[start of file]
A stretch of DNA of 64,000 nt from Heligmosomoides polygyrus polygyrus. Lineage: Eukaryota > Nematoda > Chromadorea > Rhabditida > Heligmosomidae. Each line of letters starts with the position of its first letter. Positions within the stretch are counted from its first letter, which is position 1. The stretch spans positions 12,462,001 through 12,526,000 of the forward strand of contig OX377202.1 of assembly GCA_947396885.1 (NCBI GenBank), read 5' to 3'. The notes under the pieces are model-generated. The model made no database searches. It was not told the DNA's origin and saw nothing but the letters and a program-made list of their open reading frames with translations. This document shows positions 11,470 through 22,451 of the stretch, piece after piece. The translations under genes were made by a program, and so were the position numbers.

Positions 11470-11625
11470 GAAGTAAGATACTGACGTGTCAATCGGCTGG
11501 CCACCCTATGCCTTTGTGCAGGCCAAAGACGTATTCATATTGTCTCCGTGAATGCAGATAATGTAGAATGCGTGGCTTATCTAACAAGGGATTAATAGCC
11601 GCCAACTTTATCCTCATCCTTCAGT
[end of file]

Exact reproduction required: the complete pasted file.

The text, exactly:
A stretch of DNA of 64,000 nt from Heligmosomoides polygyrus polygyrus. Lineage: Eukaryota > Nematoda > Chromadorea > Rhabditida > Heligmosomidae. Each line of letters starts with the position of its first letter. Positions within the stretch are counted from its first letter, which is position 1. The stretch spans positions 12,462,001 through 12,526,000 of the forward strand of contig OX377202.1 of assembly GCA_947396885.1 (NCBI GenBank), read 5' to 3'. The notes under the pieces are model-generated. The model made no database searches. It was not told the DNA's origin and saw nothing but the letters and a program-made list of their open reading frames with translations. This document shows positions 11,470 through 22,451 of the stretch, piece after piece. The translations under genes were made by a program, and so were the position numbers.

Positions 11470-11625
11470 GAAGTAAGATACTGACGTGTCAATCGGCTGG
11501 CCACCCTATGCCTTTGTGCAGGCCAAAGACGTATTCATATTGTCTCCGTGAATGCAGATAATGTAGAATGCGTGGCTTATCTAACAAGGGATTAATAGCC
11601 GCCAACTTTATCCTCATCCTTCAGT